Thursday, April 09, 2009

Acting White: The Liberian Case

The President of Liberia, Ellen Johnson-Sirleaf, spoke at UC Berkeley last night on the liberation and struggles of her country. As the first female head-of-state in Africa, Sirleaf presents a yeoman’s effort in recovering the country from the sins of its former leaders. Her election 2.5 years ago was no easy feat as well, as prior to this she was nearly executed in a coup, imprisoned, exiled, and charged with treason.

The US has taken a significant interest in Liberia, along with the Chinese, due to the country’s strategic location and raw materials, but so far the president has shown a strong desire to be a friend of the US. The history of the country, lead by its founding in 1847 by freed American slaves, has US ‘fingerprints’ all over it, including its constitution and capital city Monrovia, named after James Monroe, fifth US president.

Sirleaf has taken a two-pronged approach to healing the country after over a decade of civil war beginning in 1980. Of particular note, she has pushed hard to reconcile the atrocities committed by child soldiers against Liberia’s people through counseling and schooling. Education is now compulsory and fully paid for by the government. Former warlord Charles Taylor is being tried for crimes committed during the civil war.

One thing that struck me was how ethnically different Johnson-Sirleaf appears compared to the contingent of Liberians attending last night’s event. I have since learned that the ex-slave ancestors of the light-skinned Sirleaf, upon their return to Africa, actually enslaved the indigenous people for a time, and an informal caste system based on skin color exist to this day. In fact, it was the historical disparities of race that fueled the civil war.

In any event, this impressive woman seems to be good for the country, and Africa could certainly use more leaders like her. She hammered away at the need to educate her people as the only way to liberate them from their struggles. She has my vote.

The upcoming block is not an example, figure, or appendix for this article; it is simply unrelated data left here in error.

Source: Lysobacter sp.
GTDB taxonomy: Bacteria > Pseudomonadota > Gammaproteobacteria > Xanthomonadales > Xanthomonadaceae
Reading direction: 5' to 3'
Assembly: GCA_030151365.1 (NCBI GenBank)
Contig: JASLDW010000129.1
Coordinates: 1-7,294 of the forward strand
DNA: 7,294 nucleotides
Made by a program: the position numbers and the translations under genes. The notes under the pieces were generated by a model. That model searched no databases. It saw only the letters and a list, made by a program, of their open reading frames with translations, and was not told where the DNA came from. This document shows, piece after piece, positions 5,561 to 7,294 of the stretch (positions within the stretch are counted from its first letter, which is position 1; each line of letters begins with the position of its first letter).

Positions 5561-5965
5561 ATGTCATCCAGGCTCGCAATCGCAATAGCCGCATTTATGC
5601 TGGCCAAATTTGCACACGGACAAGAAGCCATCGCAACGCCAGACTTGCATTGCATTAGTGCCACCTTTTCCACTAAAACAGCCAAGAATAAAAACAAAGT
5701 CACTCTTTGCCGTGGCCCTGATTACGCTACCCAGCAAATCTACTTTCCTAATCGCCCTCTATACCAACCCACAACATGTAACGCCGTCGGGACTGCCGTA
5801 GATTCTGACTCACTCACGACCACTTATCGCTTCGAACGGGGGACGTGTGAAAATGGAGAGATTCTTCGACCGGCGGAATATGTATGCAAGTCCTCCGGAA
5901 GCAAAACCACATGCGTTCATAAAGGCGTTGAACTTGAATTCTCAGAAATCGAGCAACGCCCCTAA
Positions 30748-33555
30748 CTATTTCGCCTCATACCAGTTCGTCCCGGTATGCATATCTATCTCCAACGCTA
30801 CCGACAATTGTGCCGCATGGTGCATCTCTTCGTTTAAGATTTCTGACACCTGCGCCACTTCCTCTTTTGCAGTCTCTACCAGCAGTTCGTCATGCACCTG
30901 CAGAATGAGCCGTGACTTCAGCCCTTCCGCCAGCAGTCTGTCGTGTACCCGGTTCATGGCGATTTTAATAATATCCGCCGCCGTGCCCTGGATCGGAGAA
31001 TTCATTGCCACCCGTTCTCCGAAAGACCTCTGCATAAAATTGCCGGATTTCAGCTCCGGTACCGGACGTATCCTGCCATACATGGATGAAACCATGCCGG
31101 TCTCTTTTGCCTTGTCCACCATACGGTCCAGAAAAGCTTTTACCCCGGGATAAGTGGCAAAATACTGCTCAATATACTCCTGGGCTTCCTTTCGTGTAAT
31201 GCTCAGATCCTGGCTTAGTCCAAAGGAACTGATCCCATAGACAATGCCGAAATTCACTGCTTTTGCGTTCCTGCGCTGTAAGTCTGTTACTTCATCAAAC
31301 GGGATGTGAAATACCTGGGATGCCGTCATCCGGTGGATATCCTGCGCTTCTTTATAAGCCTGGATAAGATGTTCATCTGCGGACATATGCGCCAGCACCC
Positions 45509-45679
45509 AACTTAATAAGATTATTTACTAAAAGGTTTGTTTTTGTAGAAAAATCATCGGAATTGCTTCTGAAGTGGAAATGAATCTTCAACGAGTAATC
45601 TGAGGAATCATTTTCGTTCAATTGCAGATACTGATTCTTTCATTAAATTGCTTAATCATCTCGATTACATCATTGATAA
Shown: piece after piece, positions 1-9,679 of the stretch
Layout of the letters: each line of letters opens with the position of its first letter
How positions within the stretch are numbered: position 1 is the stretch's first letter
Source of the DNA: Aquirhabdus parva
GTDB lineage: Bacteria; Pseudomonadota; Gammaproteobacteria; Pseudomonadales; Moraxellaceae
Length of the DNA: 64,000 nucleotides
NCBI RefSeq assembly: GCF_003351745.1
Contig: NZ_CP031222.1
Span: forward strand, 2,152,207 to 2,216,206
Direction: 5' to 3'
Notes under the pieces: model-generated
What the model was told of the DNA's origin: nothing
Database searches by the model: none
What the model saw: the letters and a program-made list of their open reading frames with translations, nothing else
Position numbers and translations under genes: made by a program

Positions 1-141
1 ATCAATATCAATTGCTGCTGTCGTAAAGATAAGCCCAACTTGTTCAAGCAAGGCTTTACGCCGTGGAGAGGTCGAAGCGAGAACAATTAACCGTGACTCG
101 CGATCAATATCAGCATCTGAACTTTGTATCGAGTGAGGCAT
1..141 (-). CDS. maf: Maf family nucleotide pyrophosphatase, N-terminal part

James C. Collier

Update: As noted in one of the comments, the ex-slave founders were supported significantly by the US government (see American Colonization Society, ACS).

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3 comments:

Ochyming said...

One thing that struck me was how ethnically different Johnson-Sirleaf appears compared to the contingent of Liberians attending last night’s event.

?????

Funny how you wrote Liberians (how do you know?), and your dark skin countrymen you describe as blacks.

Caste system based on skin color exist to this day all over Africa, disguised as class hierarchy (Sudan is perhaps the most glowing).

...

Anonymous said...

"its founding in 1847 by freed American slaves"

I find this statement a bit disingenuous. The political and financial support for the venture was mostly generated by whites and the federal government. Many of the emigrants were free people of the North who had never been slaves.

It doesn't undermine anything else that you said, but this statement does provide a somewhat misleading depiction of the history.

Shay said...

Ellen Johnson-Sirleaf is NOT Americo-Liberian. She is of Kru, Gola, and German ancestry. It is her German maternal grandfather that explains her lighter complexion compared to the typical Liberian.

Also, many, though certainly not all, of the settlers were freeborn prior to leaving the U.S. It was the American Colonization Society that pretty much established Liberia, although the settlers did declare independence from ACS in 1847.